Epoch Times Photo
Pastor Luis Cabrera gives a special blessing to Mayra Flores (C), and her husband (L) using a Tallit, a Jewish prayer shawl, during a get out the vote rally at City Church Harlingen. (Bobby Sanchez/The Epoch Times)

So, it stands to reason Cabrera became a major player in her decision to run for office. Eventually, the church would serve as her headquarters.

Cabrera told The Epoch Times he met Flores during the Trump train rallies in South Texas in 2020. His group set up a tent and prayed for the participants. Flores started attending his church, and on Easter of 2021, Cabrera baptized her.

He remembers the day Flores told him she was running for Congress and wanted him to be her campaign manager. He told her he couldn’t take the job but ended up accompanying Flores on the campaign trail to pray for her and volunteers.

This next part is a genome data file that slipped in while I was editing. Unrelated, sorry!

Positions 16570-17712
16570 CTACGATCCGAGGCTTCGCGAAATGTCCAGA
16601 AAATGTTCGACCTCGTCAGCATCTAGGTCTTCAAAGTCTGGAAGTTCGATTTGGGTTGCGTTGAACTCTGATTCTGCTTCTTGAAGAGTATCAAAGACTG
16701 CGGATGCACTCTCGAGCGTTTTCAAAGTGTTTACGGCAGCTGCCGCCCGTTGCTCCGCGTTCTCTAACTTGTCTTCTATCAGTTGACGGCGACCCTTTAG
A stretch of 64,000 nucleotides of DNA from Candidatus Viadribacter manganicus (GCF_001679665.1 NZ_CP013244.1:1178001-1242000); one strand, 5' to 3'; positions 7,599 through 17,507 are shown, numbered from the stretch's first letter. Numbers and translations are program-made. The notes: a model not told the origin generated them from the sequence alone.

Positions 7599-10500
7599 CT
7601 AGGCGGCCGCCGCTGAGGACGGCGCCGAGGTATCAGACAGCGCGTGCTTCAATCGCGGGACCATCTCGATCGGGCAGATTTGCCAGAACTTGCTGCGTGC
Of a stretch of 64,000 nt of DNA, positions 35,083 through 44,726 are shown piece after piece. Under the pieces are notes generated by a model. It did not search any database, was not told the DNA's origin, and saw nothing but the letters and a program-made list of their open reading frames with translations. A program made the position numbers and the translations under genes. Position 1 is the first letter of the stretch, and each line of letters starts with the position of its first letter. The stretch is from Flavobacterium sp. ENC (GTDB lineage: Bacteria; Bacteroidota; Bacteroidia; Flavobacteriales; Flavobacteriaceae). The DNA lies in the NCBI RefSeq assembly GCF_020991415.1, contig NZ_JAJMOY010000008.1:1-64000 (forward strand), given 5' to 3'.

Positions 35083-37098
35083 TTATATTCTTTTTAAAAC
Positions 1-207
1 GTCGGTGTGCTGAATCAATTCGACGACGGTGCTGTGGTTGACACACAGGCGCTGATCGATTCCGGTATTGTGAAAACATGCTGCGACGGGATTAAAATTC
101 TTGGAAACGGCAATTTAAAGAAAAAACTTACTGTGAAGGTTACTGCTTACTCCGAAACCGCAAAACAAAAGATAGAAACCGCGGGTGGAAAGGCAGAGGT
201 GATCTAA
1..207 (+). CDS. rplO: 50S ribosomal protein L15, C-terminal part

Cabrera had been preaching that America needed to be Godly again and was happy that Flores carried the mantle into her campaign. It dawned on him that electing candidates of faith was a way of returning the country to God.

Throughout her campaign, people tried to talk her out of using God in her platform, but she stood firm, he said.

At one point, Flores was doubtful about her prospects in the new District 34, which is heavily Democratic. The Biblical story of David and Goliath came to mind, Cabrara said, and saw her through that time of uncertainty.

Cabrera said churches and Christians across the country need to get involved in politics. He said millions of Christian voters didn’t turn out in 2020.

Cabrera said the crowning moment of his venture into politics was when he stood on the stage when Speaker of the House Nancy Pelosi (D-Calif.) swore in Flores.

“I shook her hand and said,’ Madam Speaker, we’re going to take this country back for God.’ And her reaction was priceless. She didn’t know what to say,” Cabrera said.

Darlene McCormick Sanchez